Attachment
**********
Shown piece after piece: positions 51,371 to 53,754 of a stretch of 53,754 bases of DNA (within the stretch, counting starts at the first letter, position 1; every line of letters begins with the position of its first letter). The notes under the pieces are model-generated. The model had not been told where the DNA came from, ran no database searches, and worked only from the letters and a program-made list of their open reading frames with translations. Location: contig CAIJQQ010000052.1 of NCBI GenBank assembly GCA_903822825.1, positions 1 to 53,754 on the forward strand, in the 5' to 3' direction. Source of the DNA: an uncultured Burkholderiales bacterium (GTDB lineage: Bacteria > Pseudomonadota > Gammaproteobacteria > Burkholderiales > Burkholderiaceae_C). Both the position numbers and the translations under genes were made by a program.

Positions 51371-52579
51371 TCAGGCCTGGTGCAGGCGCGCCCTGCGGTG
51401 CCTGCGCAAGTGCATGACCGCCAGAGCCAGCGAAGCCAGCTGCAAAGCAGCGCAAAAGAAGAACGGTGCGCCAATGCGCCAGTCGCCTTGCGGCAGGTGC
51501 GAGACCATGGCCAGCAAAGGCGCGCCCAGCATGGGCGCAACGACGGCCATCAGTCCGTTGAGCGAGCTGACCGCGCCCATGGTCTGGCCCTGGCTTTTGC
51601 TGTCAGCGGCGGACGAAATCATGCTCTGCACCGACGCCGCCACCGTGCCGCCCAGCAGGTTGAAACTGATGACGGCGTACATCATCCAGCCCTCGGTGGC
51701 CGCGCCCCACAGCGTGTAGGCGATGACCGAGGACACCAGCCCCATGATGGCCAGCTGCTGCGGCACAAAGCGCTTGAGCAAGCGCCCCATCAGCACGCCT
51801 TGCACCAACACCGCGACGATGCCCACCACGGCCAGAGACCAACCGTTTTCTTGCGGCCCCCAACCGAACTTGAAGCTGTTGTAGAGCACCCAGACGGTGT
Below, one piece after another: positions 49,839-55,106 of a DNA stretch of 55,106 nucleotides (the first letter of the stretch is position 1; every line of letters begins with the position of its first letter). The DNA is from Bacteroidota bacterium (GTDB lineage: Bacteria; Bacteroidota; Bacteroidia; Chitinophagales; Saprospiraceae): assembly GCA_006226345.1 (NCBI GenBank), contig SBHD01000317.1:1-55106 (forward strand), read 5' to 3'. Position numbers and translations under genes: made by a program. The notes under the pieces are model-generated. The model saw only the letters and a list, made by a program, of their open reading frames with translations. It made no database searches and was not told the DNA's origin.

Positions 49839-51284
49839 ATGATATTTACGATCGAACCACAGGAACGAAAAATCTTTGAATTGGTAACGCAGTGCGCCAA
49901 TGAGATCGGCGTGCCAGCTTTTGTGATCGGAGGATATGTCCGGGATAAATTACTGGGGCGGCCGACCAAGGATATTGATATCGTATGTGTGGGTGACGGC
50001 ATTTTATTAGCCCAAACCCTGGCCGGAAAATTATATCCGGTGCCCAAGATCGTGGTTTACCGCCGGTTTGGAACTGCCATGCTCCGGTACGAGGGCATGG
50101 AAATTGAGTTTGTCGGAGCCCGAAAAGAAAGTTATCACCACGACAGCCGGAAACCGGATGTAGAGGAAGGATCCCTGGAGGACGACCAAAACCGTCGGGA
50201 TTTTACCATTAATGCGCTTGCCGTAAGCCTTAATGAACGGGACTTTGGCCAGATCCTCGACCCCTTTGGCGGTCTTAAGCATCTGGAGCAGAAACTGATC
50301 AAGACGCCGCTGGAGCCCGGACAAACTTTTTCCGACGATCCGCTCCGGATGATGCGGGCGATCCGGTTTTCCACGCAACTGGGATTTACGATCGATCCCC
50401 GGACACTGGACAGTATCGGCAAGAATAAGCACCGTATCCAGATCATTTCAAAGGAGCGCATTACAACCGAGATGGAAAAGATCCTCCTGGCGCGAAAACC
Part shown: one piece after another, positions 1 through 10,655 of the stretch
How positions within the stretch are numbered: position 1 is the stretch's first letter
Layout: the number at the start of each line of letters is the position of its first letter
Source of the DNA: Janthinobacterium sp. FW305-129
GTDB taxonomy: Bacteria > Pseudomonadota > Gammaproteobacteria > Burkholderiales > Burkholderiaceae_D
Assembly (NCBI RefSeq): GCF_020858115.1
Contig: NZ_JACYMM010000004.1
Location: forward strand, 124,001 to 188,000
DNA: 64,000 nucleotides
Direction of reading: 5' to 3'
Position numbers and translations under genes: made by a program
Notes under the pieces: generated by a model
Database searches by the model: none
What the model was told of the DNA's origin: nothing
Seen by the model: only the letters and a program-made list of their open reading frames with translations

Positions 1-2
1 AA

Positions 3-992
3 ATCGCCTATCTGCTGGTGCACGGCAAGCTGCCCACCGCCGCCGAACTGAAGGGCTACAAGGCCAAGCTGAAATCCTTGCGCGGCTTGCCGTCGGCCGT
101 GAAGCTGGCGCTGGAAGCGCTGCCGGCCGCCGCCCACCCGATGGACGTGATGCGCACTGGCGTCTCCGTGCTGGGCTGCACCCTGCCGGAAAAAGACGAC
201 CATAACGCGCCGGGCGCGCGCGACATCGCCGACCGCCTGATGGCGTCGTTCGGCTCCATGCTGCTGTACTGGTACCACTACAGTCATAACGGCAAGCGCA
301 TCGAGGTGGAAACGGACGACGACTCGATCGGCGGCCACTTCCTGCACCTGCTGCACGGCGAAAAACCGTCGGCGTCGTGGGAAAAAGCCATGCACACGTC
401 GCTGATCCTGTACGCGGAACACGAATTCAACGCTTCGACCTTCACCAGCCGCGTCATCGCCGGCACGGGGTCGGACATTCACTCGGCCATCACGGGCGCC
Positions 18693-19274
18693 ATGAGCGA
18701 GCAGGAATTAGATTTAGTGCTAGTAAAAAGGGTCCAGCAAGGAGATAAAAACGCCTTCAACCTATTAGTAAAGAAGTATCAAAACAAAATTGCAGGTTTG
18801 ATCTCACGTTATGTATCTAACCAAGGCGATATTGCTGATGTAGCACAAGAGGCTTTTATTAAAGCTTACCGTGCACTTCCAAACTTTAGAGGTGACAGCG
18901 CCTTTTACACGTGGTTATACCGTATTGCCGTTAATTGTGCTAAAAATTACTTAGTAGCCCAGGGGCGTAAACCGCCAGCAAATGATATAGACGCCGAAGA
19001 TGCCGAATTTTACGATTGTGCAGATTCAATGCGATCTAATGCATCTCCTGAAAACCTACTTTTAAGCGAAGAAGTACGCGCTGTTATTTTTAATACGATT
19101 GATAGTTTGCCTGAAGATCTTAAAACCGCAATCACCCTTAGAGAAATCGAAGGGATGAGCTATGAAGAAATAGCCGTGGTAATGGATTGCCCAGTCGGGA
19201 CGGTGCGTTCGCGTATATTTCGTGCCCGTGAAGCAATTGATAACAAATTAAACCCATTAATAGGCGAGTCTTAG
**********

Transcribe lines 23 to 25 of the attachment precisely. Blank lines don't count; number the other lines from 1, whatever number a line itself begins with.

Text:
Assembly (NCBI RefSeq): GCF_020858115.1
Contig: NZ_JACYMM010000004.1
Location: forward strand, 124,001 to 188,000